Exploiting glycosylation against COVID-19

Lead Research Organisation: Liverpool School of Tropical Medicine
Department Name: Vector Biology


In this project, we aim to expand our understanding on and exploit the essentiality of protein N-glycosylation for the control of SARS-CoV-2 transmission. N-glycosylation is the most common eukaryotic post-translational modification of proteins; it plays important roles, including protein folding and targeting as well as cell function. All SARS-CoV-2 proteins are predicted to be N-glycosylated, specially the surface homotrimeric Spike protein, which has been confirmed to have 22 N-glycans per monomer and whose structures have been recently determined. It is well known from similar coronaviruses (e.g., SARS-CoV, M-CoV) that surface glycans are important to modulate binding to the host receptor ACE2, and to reduce the accessibility of neutralising antibodies by hindering immunogenic epitopes. Although a lot of information has been obtained on the glycan structures of the Spike protein, to our knowledge, few functional studies on SARS-CoV-2 glycosylation have been performed so far. We hypothesise that interrupting the glycosylation of SARS-CoV-2 and/or host proteins will prevent viral infection and also render the virus more susceptible to the human immune system. We will do this using mainly two approaches: 1) by pharmacological inhibition of the N-glycosylation machinery and 2) by mutagenising specific N-glycan sequons on the virus Spike protein. We intend to translate the generated data into novel glycan-based therapeutics including repurposed glycosylation inhibitors to treat the disease. Our studies may also generate attenuated vaccine strains to prevent COVID-19 transmission.


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Description The overarching aim of this project was to understand the essentiality of protein glycosylation for SARS-CoV-2 infection, and to determine whether this knowledge could be exploited to develop new therapeutic strategies against COVID-19. The project has successfully achieved its goal by obtaining the following key findings (results published in Casas-Sanchez et al. 2022 mBio; and in several manuscripts currently in preparation):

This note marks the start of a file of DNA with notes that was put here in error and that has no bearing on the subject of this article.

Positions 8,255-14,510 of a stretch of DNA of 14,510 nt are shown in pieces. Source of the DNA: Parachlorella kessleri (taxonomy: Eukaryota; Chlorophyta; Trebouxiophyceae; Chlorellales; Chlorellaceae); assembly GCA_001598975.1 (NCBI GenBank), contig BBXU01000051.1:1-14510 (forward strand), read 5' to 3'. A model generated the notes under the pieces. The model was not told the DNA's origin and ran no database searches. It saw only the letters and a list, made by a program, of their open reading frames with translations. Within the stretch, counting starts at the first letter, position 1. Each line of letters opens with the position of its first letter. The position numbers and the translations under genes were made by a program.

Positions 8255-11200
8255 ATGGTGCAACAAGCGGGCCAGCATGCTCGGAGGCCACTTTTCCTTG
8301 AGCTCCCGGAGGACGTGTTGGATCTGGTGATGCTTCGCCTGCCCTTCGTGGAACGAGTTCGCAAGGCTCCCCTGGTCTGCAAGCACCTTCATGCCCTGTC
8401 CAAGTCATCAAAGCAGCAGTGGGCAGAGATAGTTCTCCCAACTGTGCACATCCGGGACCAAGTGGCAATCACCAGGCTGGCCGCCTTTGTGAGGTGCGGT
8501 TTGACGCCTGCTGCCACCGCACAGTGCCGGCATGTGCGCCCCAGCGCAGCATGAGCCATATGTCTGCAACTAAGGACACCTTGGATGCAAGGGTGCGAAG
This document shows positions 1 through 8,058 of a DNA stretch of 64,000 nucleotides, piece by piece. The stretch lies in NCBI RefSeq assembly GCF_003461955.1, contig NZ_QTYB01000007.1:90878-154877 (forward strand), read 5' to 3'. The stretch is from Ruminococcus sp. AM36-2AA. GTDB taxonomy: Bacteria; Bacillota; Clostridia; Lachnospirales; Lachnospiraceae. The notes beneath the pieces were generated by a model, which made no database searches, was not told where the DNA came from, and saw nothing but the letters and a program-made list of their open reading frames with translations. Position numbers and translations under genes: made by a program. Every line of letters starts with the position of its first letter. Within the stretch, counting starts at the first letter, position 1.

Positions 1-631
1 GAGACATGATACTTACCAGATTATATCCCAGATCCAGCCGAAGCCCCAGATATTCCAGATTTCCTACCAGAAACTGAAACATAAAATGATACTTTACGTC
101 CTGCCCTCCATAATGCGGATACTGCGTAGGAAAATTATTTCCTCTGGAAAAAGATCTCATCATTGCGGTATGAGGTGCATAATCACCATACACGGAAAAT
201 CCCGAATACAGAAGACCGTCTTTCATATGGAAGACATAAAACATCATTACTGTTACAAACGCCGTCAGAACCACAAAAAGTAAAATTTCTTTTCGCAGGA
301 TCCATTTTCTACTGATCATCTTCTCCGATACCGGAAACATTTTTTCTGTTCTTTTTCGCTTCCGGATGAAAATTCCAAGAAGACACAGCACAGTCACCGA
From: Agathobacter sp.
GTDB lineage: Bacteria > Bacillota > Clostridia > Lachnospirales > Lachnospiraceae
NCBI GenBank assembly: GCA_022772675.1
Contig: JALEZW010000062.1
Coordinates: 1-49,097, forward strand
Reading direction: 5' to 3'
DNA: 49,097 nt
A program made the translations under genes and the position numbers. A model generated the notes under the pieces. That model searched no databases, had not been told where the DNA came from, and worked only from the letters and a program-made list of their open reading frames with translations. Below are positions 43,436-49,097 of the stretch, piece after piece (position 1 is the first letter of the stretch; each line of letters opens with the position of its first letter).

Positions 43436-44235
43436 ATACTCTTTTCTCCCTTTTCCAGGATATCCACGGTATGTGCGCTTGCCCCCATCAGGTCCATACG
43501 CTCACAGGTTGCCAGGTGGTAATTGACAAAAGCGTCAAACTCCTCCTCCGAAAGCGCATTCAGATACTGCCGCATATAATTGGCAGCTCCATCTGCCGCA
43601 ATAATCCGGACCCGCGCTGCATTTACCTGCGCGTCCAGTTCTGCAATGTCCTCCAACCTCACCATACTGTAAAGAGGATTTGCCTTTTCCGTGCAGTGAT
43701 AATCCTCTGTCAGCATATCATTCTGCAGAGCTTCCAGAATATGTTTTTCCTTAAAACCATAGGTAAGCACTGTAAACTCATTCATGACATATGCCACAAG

i) Protein N-glycosylation is essential for SARS-CoV-2 infection, as inhibition of the host N-glycosylation pathway using either chemical (inhibitor drugs) or genetic (interference RNA) methods successfully reduced or even blocked the development of the infection in human lung cells in vitro. Preliminary data (under analysis) suggests these effects are also observed in vivo using glycosylation inhibitors in a humanised mouse model.

ii) Specific SARS-CoV-2 Spike N-glycans are essential for cell invasion, as the enzymatic removal of such glycans leads to the complete loss of virion infectivity. A proportion of virions produced in the presence of inhibited glycosylation renders non-infective due to significant changes in these glycans.

iii) Virions produced in the presence of inhibited glycosylation, which remain infective, are more susceptible to neutralisation by vaccine-derived antibodies.
In summary, by altering and/or inhibiting protein N-glycosylation using a broad variety of methods (e.g., glycosylation inhibitors), SARS-CoV-2 infection is reduced, and fewer resulting virions can be neutralised by lower titres of vaccine-derived antibodies. These findings open the door to further exploring the use of glycosylation inhibitors (including FDA-approved drugs) and other innovative glycan-targeting strategies (e.g., enzymatic nanobody-targeted deglycosylation) to tackle COVID-19, including future SARS-CoV-2 variants of concern and coronaviruses.
Exploitation Route We will seek more funding in order to test in animal models the efficacy of our repurposed drugs against a SARS-CoV-2 infections.
Sectors Healthcare,Manufacturing, including Industrial Biotechology,Pharmaceuticals and Medical Biotechnology

Description We have successfully identified protein glycosylation, one of the most common modifications of both human and viral proteins, as a promising molecular target to combat SARS-CoV-2 infections. Our research has demonstrated that protein glycosylation plays a crucial role in the development of the infection, as inhibiting it using specific drugs - including some already approved to treat unrelated human diseases - leads to a reduction or complete block of the infection. We have also identified specific virus glycosylation sites that can be targeted to render the virus unable to infect cells. Moreover, our studies have shown that viruses produced in cells treated with such drugs are more susceptible to be neutralised by antibodies produced by vaccinated individuals. These important findings suggest that therapeutic strategies targeting glycosylation, such as these drugs, could be used as COVID-19 therapeutics. This is due to the dual activity of these drugs in reducing the expansion of the infection and enhancing the effectiveness of vaccines, even against new variants of concern.
First Year Of Impact 2023
Sector Healthcare